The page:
Tacrine: a pharmacological approach to Alzheimer's disease.

Academic Article

Abstract

  • Overall, studies of the effect of tacrine on the cognitive symptoms of AD are inconclusive. Small (1992) gave some insight into this variability of results by stressing that different research methods can generate different outcomes. Small also pointed out that there is an inherent weakness in the Mini Mental State Examination (MMSE)--a tool used in most, if not all, AD studies. The MMSE is not sensitive to subtle and real changes in mental function. Regardless of the inconclusiveness of these studies, research must continue in order to tease out the variables contributing to clinically significant gains found in some studies. Anecdotal observations, combined with the previously summarized clinical trials, indicate that a subgroup of AD patients may hope to benefit from tacrine. At a geriatric clinic with which the author is associated, prospective patients and their families are told that tacrine helps about 10% to 20% of those who take it. Further, they are instructed that tacrine seems to be most helpful if given early in the disease process and that it is relatively expensive. Treatment with tacrine costs about $1,000 to $1,500 per year (Anderson, 1993). The maximum dose of tacrine is 120 mg per day, and there is a relatively high incidence of side effects. The most serious side effect of tacrine is liver toxicity, which occurs in up to 30% of the patients taking this drug. Elevations in serum aminotransferase levels occur with the same frequency and therefore must be closely monitored. Additionally, 20% of patients taking tacrine develop nausea and vomiting.(ABSTRACT TRUNCATED AT 250 WORDS)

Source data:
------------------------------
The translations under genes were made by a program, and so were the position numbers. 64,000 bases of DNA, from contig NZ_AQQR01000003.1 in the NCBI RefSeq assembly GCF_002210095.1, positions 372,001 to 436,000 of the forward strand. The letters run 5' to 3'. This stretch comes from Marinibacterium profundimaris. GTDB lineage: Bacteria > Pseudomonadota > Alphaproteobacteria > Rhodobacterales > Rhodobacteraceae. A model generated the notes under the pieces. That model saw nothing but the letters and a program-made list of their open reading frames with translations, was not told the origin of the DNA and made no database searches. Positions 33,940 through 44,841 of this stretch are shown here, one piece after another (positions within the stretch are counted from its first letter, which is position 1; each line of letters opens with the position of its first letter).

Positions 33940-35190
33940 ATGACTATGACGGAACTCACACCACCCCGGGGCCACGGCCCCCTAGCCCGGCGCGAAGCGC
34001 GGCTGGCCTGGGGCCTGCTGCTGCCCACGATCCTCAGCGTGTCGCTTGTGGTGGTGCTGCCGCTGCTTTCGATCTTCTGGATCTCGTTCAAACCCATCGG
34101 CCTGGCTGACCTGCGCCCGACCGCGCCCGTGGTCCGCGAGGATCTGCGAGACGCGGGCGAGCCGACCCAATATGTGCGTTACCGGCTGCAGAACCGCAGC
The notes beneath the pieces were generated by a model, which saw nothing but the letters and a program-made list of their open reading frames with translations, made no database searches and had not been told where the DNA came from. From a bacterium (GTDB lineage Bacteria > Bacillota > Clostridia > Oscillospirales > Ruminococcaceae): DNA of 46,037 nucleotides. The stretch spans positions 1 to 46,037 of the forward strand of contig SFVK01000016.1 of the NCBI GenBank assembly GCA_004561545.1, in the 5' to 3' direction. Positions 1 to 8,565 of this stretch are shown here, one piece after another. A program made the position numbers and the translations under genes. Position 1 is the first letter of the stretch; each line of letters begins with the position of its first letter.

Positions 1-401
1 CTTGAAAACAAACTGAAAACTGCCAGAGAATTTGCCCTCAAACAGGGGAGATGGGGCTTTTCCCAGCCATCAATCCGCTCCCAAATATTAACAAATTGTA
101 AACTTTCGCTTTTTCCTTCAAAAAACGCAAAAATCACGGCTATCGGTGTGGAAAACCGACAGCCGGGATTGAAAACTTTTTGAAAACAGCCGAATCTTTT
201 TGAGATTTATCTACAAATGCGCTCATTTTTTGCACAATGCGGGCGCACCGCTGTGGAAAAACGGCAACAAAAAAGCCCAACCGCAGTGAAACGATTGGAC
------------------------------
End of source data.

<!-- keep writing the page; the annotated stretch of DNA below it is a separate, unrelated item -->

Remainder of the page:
• Authors

    Author List

  • Keltner NL
  • Start Page

  • 37
  • End Page

  • 39
  • Volume

  • 32
  • Issue

  • 3